By using this service and related content, you agree to the use of cookies for analytics, personalised content and ads.
You are using an older browser version. Please use a supported version for the best MSN experience.

Warning over craze for keeping African pygmy hedgehogs as pets

The Telegraph logo The Telegraph 31/08/2017 By Sophie Jamieson

Concerns have been raised about a new craze of keeping African pygmy hedgehogs as pets.

The RSPCA says the exotic animals are a considerable commitment and would need a large temperature-controlled enclosure to mimic where they come from in the wild with space for digging, foraging and exercise.

RSPCA exotics senior scientific officer Nicola White said: "It is difficult to adequately meet the animal's needs in a household environment and, where these needs can't be met, the animal really should not be kept."

The warning about the craze comes after one hedgehog was found abandoned at a London Underground station. The  hedgehog, now named Paddington, was spotted in a hamster carrier at Edgware Road on August 11.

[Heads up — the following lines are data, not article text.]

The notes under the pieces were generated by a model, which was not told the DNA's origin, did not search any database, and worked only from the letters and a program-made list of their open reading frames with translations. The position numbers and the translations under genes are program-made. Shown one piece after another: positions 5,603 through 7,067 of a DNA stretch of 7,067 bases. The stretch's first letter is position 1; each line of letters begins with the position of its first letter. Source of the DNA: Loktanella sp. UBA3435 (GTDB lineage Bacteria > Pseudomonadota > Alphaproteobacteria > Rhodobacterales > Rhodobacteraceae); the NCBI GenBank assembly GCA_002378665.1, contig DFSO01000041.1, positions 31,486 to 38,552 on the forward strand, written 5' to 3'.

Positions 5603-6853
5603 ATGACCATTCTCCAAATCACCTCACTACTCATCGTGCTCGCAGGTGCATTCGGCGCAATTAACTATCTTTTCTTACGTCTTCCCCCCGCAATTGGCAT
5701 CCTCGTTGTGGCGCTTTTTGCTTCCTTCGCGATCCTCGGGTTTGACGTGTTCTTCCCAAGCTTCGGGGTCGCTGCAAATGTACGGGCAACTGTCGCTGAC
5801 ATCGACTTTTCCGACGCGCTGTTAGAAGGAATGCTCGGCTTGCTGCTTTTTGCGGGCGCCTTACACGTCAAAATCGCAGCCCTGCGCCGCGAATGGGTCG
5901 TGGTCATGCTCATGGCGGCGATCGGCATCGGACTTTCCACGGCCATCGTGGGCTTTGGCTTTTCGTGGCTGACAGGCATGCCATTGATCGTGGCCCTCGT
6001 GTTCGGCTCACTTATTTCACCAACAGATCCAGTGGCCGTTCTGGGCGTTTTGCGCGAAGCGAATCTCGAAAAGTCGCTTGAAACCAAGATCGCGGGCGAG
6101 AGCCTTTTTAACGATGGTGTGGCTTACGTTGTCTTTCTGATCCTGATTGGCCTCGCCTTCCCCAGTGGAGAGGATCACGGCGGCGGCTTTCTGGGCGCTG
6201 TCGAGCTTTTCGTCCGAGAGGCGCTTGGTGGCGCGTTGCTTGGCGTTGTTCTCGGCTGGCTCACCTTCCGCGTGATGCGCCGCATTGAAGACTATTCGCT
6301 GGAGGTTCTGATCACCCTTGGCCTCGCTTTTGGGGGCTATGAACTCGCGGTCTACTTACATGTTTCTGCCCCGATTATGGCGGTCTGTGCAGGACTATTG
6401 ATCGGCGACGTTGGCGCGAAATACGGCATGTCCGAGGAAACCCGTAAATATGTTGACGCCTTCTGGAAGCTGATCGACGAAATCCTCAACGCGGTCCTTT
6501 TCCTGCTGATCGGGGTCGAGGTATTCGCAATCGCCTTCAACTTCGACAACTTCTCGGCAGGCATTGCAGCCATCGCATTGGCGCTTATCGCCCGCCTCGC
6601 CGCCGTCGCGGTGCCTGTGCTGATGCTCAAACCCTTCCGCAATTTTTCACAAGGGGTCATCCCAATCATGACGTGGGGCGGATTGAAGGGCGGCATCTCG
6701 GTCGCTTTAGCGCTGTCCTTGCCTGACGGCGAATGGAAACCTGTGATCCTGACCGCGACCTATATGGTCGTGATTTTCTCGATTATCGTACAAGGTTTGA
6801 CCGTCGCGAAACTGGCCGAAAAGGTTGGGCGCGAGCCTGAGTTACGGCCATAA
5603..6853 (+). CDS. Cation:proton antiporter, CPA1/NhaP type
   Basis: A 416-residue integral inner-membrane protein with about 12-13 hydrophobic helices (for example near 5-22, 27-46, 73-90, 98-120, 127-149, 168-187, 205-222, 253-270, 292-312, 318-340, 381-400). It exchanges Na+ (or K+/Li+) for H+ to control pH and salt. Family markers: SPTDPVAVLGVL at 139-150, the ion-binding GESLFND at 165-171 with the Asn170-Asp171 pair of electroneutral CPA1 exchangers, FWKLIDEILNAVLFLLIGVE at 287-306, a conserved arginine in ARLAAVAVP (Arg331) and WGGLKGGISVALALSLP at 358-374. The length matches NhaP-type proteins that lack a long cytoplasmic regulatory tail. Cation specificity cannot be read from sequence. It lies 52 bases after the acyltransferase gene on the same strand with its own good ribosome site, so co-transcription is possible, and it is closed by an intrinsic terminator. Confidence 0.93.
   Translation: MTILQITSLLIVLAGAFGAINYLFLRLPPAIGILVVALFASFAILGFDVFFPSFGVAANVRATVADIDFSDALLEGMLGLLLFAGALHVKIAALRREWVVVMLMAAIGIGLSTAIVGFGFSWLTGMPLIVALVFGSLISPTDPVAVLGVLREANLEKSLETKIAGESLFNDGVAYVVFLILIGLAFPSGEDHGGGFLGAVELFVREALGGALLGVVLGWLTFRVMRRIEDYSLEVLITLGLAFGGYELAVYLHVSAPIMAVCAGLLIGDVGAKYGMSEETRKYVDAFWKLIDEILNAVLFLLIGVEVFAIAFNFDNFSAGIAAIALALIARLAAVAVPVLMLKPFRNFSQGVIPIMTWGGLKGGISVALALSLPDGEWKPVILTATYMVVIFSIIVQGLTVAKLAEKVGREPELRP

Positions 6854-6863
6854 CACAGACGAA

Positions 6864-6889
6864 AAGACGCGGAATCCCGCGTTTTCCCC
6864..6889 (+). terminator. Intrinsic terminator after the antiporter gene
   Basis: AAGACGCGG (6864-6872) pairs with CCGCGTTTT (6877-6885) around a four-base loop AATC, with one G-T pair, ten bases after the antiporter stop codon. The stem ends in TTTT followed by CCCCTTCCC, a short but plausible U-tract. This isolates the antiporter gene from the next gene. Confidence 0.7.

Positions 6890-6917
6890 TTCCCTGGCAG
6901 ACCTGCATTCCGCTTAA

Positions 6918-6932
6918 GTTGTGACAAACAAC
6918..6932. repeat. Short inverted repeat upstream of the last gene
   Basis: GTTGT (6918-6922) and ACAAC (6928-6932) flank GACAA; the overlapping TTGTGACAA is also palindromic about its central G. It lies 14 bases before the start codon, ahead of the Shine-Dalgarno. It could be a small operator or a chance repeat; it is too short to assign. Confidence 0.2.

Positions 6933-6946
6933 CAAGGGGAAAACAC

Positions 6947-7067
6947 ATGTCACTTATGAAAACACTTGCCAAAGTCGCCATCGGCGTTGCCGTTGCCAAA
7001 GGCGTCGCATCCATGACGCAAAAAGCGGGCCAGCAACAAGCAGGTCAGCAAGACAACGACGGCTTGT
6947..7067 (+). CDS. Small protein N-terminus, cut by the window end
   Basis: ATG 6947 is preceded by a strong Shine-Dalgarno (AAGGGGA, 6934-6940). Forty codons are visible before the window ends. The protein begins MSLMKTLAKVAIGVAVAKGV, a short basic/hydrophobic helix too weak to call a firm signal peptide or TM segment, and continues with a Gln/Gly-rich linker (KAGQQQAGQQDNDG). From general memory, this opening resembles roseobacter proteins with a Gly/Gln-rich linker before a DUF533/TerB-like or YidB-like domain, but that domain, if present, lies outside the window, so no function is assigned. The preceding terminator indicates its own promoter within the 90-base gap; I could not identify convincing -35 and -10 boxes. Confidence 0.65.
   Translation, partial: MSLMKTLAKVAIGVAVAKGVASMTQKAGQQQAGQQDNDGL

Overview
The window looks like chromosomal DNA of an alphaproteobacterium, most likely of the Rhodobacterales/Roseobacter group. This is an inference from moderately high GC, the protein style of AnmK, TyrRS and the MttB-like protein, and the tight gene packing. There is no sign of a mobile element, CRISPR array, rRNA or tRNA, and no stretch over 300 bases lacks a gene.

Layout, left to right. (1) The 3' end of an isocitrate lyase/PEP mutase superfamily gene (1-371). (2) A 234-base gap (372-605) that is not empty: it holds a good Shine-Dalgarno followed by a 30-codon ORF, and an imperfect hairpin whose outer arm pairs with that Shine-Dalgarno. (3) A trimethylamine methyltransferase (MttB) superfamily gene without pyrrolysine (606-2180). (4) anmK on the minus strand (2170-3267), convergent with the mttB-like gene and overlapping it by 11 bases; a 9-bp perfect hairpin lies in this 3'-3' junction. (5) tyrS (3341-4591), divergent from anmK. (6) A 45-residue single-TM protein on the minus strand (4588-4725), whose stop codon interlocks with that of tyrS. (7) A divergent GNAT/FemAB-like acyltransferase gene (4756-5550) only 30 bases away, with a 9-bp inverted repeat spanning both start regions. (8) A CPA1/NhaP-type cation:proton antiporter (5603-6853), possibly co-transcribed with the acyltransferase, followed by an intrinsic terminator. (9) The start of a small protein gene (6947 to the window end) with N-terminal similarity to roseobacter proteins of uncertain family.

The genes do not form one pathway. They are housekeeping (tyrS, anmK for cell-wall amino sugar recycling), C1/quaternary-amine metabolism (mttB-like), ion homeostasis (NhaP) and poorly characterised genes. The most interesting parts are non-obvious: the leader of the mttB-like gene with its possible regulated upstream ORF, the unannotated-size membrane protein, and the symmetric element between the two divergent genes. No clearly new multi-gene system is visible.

RSPCA animal collection officer Jill Sanders said: "I was relieved that the little hedgehog was still alive as it was far too cold for him. "He was crammed into a tiny cage and must have been very disoriented and frightened."

It is not clear if someone accidentally left the animal behind or abandoned it on purpose. The animals need an enclosure of between 24C to 30C. Anything hotter and the animal is likely to suffer heat stroke while a temperature lower than 18C can induce torpor, a form of hibernation, the RSPCA warned. 

The hedgehogs are nocturnal, meaning that owners can grow bored of them. They are also messy, meaning their cages need cleaning daily -another reason owners may tire of the pets and abandon them. 

They are solitary by nature and keeping two males or two females together can lead to fighting.

Meanwhile in the wild,  hedgehog populations are in a downward spiral. More than half of Britain's gardeners did not spot a single hedgehog in their garden last year.

Related: Why You Should Paint Your Kitchen Yellow (provided by Real Simple)


More from The Telegraph

image beaconimage beaconimage beacon